• Psychological impact or internalising symptoms: Children exposed to domestic violence are in danger of developing a number of psychological problems, including depression, anxiety, insomnia and low self-esteem.
  • Health outcomes: Exposure to domestic violence and the stress it causes can lead to negative health outcomes including somatic complaints, substance abuse, or impaired hearing or vision.

The effects of exposure to domestic violence are often so severe, that from the early 1990s researchers have called for recognition of exposure as a form of child abuse, crossing the child protection threshold (Jo Carroll, The Protection of Children Exposed to Marital Violence (1994) 3 Child Abuse Review 6–14). By the start of the new millennium this view had become more widely accepted and legislative amendments began to reflect the new understanding. In England, for example, harm within the context of care and supervision orders includes since 2002 “impairment suffered from seeing or hearing the ill-treatment of another” (s. 31(9) of the Children Act 1989). Section 4 of the Australian Family Law Act (1975), following a 2011 amendment, defines child abuse as “causing the child to suffer serious psychological harm, including […] when that harm is caused by the child being subjected to, or exposed to, family violence”.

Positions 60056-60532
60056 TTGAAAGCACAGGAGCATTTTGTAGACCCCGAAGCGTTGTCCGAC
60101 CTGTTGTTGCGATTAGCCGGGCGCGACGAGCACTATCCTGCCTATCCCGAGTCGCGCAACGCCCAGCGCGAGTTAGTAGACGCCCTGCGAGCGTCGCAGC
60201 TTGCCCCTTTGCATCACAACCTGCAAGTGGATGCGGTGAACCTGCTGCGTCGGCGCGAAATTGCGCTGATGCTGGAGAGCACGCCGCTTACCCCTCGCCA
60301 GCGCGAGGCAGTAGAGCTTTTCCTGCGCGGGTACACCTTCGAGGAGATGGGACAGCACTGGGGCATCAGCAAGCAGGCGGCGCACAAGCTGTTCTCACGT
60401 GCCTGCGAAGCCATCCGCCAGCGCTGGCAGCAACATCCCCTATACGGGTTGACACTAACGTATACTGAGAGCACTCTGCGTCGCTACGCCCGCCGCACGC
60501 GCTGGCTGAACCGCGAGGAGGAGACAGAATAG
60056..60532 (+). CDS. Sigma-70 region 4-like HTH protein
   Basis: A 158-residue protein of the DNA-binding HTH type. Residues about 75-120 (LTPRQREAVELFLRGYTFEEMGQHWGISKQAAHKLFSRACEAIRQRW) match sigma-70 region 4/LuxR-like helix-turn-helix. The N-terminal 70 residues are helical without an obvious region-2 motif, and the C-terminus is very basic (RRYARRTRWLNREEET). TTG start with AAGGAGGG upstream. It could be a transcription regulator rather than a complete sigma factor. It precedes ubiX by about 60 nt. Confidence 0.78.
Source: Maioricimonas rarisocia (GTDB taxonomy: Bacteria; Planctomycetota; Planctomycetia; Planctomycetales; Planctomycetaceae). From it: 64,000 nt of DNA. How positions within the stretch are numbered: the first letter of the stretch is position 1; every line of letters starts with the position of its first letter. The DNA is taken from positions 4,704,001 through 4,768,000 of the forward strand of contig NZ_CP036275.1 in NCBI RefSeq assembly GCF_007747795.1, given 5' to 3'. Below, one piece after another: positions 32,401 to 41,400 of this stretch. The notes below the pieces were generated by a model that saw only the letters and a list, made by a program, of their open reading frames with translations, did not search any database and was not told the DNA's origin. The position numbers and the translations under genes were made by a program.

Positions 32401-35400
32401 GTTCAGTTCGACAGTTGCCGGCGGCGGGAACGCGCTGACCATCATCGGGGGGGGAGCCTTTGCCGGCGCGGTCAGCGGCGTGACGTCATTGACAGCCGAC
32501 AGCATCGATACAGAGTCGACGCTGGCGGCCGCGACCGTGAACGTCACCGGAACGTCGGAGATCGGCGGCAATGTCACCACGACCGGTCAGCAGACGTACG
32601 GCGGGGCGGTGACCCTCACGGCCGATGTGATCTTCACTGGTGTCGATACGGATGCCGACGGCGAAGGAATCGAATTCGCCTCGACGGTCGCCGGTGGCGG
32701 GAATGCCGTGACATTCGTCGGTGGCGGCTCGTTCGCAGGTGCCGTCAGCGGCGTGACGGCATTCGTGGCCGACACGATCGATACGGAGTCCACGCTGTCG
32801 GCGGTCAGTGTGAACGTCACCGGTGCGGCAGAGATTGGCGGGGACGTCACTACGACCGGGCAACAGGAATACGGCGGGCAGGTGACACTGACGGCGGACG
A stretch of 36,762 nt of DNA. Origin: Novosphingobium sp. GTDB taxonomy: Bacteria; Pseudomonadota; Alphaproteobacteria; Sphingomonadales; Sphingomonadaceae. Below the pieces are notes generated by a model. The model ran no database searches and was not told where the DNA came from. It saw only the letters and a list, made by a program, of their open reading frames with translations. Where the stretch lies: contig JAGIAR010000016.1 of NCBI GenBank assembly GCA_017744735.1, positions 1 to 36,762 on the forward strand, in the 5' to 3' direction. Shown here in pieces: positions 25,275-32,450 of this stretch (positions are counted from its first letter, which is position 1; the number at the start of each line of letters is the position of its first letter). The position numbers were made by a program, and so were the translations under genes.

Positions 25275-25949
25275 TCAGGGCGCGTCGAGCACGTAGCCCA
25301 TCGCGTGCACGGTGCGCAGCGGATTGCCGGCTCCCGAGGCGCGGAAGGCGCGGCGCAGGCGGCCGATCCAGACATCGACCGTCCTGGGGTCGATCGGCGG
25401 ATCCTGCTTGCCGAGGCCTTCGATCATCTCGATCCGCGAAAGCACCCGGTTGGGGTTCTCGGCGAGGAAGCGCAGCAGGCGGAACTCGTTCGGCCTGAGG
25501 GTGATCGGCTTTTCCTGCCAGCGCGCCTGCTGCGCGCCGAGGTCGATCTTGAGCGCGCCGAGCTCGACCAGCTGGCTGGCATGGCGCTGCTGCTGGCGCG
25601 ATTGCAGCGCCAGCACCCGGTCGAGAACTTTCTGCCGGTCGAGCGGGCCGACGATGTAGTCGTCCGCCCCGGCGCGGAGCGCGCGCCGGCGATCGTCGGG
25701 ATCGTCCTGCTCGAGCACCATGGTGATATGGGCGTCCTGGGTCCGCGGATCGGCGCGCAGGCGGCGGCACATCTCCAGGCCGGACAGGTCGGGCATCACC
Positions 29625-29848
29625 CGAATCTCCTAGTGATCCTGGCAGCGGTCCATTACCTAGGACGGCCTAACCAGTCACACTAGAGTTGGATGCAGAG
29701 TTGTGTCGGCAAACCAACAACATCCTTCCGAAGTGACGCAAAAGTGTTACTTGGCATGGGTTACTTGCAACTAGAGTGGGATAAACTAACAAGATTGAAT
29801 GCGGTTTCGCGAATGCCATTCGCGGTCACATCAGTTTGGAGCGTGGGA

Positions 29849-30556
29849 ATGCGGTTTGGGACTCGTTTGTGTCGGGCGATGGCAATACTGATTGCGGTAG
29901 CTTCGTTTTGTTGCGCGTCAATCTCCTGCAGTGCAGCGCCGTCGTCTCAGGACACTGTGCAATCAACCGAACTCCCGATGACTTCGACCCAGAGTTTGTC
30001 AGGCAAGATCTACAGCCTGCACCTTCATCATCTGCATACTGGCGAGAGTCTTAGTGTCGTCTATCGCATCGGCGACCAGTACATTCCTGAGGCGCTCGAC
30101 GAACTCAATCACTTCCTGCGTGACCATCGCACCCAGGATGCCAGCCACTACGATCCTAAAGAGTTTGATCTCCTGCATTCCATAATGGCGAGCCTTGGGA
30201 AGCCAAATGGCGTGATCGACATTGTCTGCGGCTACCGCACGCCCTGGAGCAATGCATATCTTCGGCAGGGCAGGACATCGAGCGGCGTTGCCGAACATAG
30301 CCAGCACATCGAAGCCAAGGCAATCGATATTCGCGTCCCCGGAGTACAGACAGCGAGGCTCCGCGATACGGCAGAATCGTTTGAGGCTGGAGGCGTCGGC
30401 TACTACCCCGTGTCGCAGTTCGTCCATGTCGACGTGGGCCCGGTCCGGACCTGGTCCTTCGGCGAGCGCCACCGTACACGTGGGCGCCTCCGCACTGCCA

England & Australia